The Toyota Probox is a workhorse

The Toyota Probox

What you need to know:

Since 2002 when the Toyota Probox was released, it has been a favourite among many motorists for a number of reasons including its loading capacity, fuel economy and being a multipurpose car, writes Roland D. Nasasira

Martin Baguma   

Before I bought the Toyota Probox, I owned the Toyota G-Touring which I would use for commercial purposes. However, after eight years, it started developing endless mechanical issues, the reason why I sold it and bought the Toyota Probox. I do not regret my decision because I have found the Probox to be more of a workhorse than the G-Touring.

I am a businessman and I use it purposely to supply retail shop merchandise, especially eggs in Kisaasi, Ntinda and Bukoto, all Kampala suburbs. I drive it on a daily basis except on Sunday when I do not work. Although I bought it with five seats, for more space, since I do not carry any passengers, I removed the passenger seat column.

Because of the nature of my work that involves many movements, on average, I spend Shs200,000 on fuel per week.

Because I drive on roads of all conditions, I replaced the ordinary shock absorbers with a heavy duty suspension system that can withstand rough road conditions. 

Richard Tumwine

I am a marketing agent for one of the bakeries in Kampala and I operate mostly in Kawempe Division where I supply their products. I first used a tricycle to do my work but it would break down often, forcing me to buy the Toyota Probox. It is a multi-purpose car. Besides using it as a delivery van, I also sometimes drive it to the farm in Bombo District where I use it to transport perishables such as tomatoes and farm inputs.  

I service after covering 5,000km, a distance I normally cover in two to four months or less, depending on how often I drive it. Because it is my daily car, during service, I pay attention to the brake system, engine oil, spark plugs as well as fuel and oil filters. On average, I spend Shs130,000 on service.

However, sometimes I do not wait to cover the 5,000km because there are some mechanical faults that cannot wait. For example, the front suspension arm of the suspension system got broken as I drove two weeks after I did minor service. I had to drive to the garage the next day to have it fixed.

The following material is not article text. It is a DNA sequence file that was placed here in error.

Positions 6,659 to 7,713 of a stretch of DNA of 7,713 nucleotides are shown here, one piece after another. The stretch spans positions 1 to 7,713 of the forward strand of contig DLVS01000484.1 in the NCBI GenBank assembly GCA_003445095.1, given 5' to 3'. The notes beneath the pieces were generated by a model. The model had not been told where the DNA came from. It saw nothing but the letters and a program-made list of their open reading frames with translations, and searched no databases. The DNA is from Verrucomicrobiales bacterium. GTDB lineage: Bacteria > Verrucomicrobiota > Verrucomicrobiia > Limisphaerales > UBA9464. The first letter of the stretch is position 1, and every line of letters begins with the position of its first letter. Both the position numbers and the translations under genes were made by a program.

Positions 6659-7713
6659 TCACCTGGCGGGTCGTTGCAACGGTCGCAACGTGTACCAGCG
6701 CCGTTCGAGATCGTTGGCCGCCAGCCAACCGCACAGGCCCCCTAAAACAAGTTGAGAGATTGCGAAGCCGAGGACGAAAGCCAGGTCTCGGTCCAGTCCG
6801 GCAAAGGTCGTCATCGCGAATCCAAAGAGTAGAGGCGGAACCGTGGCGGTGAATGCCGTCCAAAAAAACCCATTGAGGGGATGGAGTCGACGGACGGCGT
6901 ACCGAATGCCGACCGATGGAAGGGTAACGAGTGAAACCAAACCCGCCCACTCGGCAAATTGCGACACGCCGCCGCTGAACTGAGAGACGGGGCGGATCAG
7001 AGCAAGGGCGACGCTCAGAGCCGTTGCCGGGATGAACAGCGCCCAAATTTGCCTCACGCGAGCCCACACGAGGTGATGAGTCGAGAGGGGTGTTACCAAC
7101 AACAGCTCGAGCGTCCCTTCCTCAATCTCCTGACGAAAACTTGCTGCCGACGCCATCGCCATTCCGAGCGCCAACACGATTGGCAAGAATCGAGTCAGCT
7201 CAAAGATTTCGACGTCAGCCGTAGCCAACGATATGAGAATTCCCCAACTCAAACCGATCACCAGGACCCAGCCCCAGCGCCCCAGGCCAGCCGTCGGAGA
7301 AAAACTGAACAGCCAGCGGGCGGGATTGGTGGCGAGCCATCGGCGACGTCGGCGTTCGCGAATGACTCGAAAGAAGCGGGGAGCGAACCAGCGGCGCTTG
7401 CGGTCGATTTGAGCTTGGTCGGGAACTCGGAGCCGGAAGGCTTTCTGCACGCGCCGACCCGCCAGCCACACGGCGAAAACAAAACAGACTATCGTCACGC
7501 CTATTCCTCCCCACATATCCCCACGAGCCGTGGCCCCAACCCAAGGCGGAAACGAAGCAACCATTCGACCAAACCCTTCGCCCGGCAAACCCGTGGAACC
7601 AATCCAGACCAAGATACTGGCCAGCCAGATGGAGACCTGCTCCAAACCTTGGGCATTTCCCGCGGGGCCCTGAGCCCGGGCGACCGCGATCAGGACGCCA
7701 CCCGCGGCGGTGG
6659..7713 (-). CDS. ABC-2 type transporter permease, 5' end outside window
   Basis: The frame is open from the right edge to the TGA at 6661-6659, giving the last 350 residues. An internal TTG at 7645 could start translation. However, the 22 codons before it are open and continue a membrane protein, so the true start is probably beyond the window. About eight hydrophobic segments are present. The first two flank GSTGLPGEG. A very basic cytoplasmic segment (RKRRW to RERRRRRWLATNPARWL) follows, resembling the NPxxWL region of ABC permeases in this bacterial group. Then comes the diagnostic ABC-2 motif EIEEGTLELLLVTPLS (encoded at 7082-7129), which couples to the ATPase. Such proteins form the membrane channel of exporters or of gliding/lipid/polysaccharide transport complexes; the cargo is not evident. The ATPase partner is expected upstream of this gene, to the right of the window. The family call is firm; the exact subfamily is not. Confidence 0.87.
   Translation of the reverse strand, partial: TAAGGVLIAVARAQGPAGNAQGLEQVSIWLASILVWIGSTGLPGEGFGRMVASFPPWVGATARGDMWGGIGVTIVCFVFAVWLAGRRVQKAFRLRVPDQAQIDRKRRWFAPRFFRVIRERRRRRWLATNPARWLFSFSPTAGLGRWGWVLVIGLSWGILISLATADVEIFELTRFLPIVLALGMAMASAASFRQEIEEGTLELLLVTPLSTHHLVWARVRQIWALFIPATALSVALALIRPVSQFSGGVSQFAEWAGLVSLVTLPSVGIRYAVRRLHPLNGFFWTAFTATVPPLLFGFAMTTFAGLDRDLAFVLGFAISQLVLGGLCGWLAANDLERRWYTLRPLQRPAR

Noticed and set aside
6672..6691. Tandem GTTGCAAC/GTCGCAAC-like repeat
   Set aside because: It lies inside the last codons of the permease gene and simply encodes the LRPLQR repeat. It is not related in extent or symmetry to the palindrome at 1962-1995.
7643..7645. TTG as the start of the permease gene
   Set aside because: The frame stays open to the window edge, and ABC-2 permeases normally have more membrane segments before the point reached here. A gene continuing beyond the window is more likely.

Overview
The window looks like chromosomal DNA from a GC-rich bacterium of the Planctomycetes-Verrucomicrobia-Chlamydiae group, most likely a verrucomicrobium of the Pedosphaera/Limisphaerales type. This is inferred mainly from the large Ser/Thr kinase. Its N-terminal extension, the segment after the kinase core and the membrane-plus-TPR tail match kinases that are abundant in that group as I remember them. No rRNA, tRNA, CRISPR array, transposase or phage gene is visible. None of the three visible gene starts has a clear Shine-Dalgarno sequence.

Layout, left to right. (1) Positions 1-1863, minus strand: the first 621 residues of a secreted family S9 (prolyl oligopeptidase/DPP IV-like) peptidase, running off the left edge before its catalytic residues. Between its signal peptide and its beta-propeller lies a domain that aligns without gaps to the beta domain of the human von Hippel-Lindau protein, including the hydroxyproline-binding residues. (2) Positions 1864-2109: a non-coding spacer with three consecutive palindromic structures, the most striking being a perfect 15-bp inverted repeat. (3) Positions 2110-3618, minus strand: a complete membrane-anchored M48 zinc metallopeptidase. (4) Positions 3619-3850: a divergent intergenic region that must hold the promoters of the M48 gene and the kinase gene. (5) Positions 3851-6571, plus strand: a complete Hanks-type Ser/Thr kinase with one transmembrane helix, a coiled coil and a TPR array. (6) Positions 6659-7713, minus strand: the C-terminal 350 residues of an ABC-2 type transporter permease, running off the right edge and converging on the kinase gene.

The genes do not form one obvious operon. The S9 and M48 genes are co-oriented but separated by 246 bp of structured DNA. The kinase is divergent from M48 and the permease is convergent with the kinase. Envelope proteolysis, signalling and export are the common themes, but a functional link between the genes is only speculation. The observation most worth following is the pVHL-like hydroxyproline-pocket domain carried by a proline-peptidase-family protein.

Farouk Kamoga

I have driven the Toyota Probox for four years. One of the features I like about it is its powerful engine performance and durability. I mostly drive it upcountry and on the highway, I maintain my driving speed between 80km/hr to 100km/hr. At 100km/hr, it covers approximately 16km per litre of fuel. It uses a smaller size of tyres and this helps in maintaining speed but also keeping the car stable at relatively high speeds.

When it comes to maintenance, the Probox is not a car that easily breaks down. It has capacity to carry a 1,000kg load and still remain stable on the road. When you offload it and carry out a mechanical inspection, you will be surprised that it has not developed any mechanical fault even after seeming as though it was overloaded. However, this does not mean that you load it beyond the recommended load weight.

If you want the Probox to perform to its loading capacity, it has to be well maintained. You have to use the right tyre and rim size, use quality engine oil and the right suspension system.

One of the downsides of the Probox is that it does not provide ample headroom for tall motorists. When it is not air conditioned, it becomes hot and uncomfortable to drive during hot weather. The other downside is that it does not have the best ground clearance to drive through roads with deep gullies, especially if you operate upcountry.

The performance advantage it has is that it generates its wheel power from front wheels that it ably uses to drive through slippery roads as long as you drive it on tyres with treads.